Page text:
It’s exciting to travel to unfamiliar places and soak up the history and ambience, but I like to take a cue from Dorothy Gale…there’s no place like home especially if you are writing a historical book set in the area or state you live in.
A few years ago, I decided I had to be more diligent about visiting museums and area attractions close to home to help me find ideas or tidbits to use in my writing. My current release, The Widow’s Suitor, is a prairie romance. When I first saw the hero on my cover, I thought “Pa Ingalls”. I hadn’t written the story with Laura Ingalls Wilder in mind, but she was the first author who introduced me to prairie life. I’m sorry to say that I live about ninety minutes away from DeSmet, SD, home of Little House of the Prairie and I have never visited the town or museum. I think I’d better get this attraction on my list of places to visit!
I have visited Historic Prairie Village in Madison, SD, another close to home attraction. As the name tells you, they moved in buildings to replicate a prairie town. It seems once you’ve seen one attraction like this you’ve seen them all. It’s not true with this Prairie Village. They house two hard to find attractions, a working Hershell Spellman steam powered carousel (now converted to gas) and the chapel car, Emanuel. Did you know there were railroad churches? They were designed to bring the word of God to people on the prairie.
A few hours visiting attractions like this can help you add authenticity to your historical writing. On a tour of the Adams House in Deadwood, SD I learned wealthy people kept their table silver in a safe in their home to avoid theft. A mansion in my home town area which has always been a private residence, gave tours for a fund raising effort and I saw a smoker built into the fireplace chimney in the attic. That’s right, they heated their home and smoked their meat at the same time. It made me wonder did they use special wood when they smoked the meat. What did the house smell like while this process was taking place? A historical society in Yankton, SD is in the process of refurbishing a historic building, the Meade Building, which was a sanitarium. There is beauty in the structural aspects of this building. Gliding down the elegant marble staircase you’d never guess what was housed directly behind it. When you get further into the building and see the closet sized patient sleeping rooms and the area where you see where treatments were done, it is eerie, scary, and eye opening.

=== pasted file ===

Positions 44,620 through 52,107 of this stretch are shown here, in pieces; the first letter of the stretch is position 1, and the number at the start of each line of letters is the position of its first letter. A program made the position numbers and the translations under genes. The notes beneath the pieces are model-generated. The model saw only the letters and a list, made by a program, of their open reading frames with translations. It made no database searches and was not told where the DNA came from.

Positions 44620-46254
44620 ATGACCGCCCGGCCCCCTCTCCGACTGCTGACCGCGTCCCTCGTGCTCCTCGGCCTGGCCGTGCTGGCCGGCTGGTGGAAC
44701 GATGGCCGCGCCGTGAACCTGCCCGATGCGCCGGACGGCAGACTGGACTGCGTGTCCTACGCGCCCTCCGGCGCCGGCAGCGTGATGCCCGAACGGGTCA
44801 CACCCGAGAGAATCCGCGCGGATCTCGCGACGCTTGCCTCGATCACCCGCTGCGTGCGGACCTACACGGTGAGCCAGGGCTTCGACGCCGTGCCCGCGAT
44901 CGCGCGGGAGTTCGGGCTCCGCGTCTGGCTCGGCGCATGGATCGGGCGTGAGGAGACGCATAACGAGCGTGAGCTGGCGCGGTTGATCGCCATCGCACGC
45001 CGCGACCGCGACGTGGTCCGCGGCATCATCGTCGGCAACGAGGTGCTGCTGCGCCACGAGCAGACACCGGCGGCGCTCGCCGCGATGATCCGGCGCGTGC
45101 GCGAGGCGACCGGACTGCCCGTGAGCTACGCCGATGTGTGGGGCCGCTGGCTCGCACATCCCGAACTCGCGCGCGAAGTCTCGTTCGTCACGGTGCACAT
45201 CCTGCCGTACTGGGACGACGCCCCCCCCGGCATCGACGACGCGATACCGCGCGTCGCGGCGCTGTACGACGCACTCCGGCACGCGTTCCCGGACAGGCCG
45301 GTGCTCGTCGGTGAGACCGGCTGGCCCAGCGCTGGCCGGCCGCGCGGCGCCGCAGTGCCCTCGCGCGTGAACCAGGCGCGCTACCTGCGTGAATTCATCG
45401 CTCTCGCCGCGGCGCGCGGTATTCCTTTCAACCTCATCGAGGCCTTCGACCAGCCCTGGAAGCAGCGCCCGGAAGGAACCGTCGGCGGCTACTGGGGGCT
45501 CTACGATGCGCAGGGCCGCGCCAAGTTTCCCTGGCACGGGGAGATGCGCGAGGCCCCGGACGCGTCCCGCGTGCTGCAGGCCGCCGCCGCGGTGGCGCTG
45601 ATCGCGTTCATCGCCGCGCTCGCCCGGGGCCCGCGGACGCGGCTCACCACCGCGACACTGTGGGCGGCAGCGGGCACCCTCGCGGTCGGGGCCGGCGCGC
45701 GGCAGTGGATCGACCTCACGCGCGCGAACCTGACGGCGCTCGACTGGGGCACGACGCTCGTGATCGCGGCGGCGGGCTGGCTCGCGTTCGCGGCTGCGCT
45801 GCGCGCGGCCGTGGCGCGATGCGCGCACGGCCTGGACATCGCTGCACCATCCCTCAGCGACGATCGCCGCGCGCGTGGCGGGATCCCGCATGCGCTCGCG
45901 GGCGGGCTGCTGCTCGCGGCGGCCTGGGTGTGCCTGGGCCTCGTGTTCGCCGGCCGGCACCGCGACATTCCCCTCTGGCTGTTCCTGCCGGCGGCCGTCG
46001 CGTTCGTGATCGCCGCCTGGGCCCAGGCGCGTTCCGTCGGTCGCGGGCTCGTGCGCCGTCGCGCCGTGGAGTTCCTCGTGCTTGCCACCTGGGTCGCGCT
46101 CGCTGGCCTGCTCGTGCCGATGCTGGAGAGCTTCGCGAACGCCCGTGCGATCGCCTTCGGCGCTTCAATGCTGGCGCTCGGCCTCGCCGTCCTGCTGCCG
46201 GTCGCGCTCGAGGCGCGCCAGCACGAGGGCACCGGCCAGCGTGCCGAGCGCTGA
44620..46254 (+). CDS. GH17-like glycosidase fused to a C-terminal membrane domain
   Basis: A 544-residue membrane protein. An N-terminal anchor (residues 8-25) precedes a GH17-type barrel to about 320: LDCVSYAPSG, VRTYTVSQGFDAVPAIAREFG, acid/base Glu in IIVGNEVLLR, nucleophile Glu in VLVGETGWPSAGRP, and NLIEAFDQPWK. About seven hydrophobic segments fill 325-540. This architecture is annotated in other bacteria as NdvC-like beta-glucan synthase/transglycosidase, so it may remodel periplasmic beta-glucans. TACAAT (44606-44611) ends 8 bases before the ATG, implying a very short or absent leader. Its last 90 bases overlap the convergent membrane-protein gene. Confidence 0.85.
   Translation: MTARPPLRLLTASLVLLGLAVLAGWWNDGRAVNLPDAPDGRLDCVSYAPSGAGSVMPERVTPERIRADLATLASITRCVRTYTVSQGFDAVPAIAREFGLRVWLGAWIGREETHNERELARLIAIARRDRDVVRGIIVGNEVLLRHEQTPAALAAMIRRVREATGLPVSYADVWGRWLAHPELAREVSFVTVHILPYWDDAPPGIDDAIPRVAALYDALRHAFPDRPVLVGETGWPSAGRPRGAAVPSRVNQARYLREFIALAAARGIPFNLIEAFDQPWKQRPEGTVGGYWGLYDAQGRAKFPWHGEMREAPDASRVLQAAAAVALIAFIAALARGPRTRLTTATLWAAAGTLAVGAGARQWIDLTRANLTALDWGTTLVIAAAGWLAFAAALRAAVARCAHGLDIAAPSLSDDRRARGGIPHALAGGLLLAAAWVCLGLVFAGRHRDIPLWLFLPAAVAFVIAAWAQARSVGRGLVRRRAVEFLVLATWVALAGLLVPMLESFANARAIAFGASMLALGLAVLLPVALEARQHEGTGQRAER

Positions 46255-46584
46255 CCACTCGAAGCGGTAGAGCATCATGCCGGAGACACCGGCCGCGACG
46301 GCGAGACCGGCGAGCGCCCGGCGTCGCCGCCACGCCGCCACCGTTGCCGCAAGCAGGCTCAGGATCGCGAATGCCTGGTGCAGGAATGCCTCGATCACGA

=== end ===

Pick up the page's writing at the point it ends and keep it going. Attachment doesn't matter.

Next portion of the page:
I referenced Dorothy Gale because L. Frank Baum lived in South Dakota and I’m sorry to say I’ve never visited the Aberdeen area where he first started writing the Oz books. Although we can’t click our ruby slippers heels together to get to our destinations, if you want to know what it was like to live a hundred years ago, there is no place like home to get started!
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CORA ANDERSON ISN’T LOOKING FOR LOVE The young widow is just trying to make a life on the prairie for herself and her newborn son. When handsome newcomer Luke Dow shows up at her cabin door, she soon relies on the man’s help with her homestead…and dares to dream of the future. Luke came to the small South Dakota town to build a hotel and make his fortune. But he never expected to care for anyone, let alone the beautiful Cora and her baby boy. When Cora’s land claim is challenged by a neighbor, Luke will do all he can to protect her and her home—and claim her heart.